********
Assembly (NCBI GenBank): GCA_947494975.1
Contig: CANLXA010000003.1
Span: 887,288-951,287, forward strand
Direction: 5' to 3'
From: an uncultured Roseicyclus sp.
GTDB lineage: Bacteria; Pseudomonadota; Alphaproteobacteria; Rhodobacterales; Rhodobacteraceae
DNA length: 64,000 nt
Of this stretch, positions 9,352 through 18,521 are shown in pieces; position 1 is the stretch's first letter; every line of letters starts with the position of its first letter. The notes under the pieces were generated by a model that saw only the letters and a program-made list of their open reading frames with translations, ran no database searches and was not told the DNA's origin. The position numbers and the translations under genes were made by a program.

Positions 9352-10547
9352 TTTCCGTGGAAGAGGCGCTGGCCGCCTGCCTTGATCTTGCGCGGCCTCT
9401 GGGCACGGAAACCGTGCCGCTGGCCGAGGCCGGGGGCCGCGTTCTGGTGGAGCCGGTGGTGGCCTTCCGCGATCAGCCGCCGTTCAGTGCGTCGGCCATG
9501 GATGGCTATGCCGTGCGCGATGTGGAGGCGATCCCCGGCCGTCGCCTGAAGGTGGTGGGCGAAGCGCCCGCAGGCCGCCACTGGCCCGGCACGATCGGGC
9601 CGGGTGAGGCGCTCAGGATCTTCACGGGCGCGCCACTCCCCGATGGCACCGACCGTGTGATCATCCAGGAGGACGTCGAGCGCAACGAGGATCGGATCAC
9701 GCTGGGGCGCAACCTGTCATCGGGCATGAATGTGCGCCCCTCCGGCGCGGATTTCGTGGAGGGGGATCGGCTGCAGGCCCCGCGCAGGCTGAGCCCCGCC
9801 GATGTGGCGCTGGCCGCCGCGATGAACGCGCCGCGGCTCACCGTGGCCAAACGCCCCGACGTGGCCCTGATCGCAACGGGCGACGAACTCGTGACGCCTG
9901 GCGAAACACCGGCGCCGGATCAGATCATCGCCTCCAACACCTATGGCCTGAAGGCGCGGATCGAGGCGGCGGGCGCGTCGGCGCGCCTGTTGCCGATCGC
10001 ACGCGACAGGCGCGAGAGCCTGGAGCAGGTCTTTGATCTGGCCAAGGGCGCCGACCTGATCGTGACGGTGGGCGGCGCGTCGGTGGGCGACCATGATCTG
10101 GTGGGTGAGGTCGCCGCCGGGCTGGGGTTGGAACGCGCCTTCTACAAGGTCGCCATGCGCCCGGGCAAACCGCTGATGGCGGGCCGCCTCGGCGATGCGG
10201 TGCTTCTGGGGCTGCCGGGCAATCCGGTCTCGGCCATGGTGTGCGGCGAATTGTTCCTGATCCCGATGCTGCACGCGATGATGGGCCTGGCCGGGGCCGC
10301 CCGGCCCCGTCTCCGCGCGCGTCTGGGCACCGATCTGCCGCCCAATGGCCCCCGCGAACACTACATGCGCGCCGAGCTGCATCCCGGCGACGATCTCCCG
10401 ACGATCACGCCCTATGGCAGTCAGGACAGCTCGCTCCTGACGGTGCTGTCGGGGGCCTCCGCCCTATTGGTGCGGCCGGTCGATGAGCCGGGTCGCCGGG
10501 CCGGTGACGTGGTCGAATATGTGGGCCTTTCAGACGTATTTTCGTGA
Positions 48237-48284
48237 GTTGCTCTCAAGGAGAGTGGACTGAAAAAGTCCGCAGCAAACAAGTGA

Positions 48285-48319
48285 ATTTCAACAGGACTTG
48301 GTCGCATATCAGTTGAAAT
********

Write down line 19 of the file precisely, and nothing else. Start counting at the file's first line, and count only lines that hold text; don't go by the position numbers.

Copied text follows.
10201 TGCTTCTGGGGCTGCCGGGCAATCCGGTCTCGGCCATGGTGTGCGGCGAATTGTTCCTGATCCCGATGCTGCACGCGATGATGGGCCTGGCCGGGGCCGC